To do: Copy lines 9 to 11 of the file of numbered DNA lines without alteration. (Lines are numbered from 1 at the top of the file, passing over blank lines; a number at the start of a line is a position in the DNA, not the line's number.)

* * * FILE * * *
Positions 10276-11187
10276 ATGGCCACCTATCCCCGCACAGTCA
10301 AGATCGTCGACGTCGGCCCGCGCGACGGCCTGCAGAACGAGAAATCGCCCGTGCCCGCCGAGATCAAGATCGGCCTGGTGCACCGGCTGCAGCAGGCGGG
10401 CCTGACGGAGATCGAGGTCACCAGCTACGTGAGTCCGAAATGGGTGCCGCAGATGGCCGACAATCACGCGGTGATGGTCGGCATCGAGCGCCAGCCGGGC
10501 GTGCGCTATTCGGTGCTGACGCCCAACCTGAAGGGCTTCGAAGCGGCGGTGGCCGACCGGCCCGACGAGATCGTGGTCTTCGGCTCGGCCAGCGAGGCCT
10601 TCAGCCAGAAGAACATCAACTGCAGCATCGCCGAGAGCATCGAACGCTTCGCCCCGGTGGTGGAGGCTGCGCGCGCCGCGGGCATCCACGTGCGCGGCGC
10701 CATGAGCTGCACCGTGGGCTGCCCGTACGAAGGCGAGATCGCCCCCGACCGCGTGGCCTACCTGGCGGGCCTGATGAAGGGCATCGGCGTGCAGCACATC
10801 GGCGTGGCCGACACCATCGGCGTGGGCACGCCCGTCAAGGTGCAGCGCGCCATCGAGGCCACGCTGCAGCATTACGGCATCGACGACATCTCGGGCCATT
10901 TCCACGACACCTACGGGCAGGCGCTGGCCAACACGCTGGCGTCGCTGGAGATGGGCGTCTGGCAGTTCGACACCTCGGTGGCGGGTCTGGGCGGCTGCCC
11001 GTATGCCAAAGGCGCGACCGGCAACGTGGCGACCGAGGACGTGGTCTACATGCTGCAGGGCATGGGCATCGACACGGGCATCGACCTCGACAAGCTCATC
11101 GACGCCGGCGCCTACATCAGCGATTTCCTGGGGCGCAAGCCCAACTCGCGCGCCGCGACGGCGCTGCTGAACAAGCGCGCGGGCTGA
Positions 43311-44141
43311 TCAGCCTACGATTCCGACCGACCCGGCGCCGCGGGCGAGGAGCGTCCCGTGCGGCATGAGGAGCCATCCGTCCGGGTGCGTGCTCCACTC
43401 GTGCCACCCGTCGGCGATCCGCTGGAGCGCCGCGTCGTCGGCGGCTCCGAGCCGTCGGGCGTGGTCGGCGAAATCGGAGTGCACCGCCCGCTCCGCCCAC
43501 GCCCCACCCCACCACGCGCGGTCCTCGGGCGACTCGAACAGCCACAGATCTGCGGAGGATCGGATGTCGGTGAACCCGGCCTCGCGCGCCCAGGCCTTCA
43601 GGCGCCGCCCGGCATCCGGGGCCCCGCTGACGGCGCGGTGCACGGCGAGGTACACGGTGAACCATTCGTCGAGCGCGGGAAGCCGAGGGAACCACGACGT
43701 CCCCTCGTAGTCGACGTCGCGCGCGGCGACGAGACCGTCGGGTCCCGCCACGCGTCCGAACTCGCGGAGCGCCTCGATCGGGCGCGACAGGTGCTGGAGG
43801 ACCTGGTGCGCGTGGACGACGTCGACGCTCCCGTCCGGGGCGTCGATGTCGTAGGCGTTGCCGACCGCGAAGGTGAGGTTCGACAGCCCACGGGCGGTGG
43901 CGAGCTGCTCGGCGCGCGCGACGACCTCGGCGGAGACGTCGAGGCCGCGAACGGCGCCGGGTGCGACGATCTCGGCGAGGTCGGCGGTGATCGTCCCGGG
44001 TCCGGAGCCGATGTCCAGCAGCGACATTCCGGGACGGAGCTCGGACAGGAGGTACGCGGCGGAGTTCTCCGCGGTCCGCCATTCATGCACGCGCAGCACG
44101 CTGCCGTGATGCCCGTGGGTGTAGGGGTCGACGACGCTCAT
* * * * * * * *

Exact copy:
10901 TCCACGACACCTACGGGCAGGCGCTGGCCAACACGCTGGCGTCGCTGGAGATGGGCGTCTGGCAGTTCGACACCTCGGTGGCGGGTCTGGGCGGCTGCCC
11001 GTATGCCAAAGGCGCGACCGGCAACGTGGCGACCGAGGACGTGGTCTACATGCTGCAGGGCATGGGCATCGACACGGGCATCGACCTCGACAAGCTCATC
11101 GACGCCGGCGCCTACATCAGCGATTTCCTGGGGCGCAAGCCCAACTCGCGCGCCGCGACGGCGCTGCTGAACAAGCGCGCGGGCTGA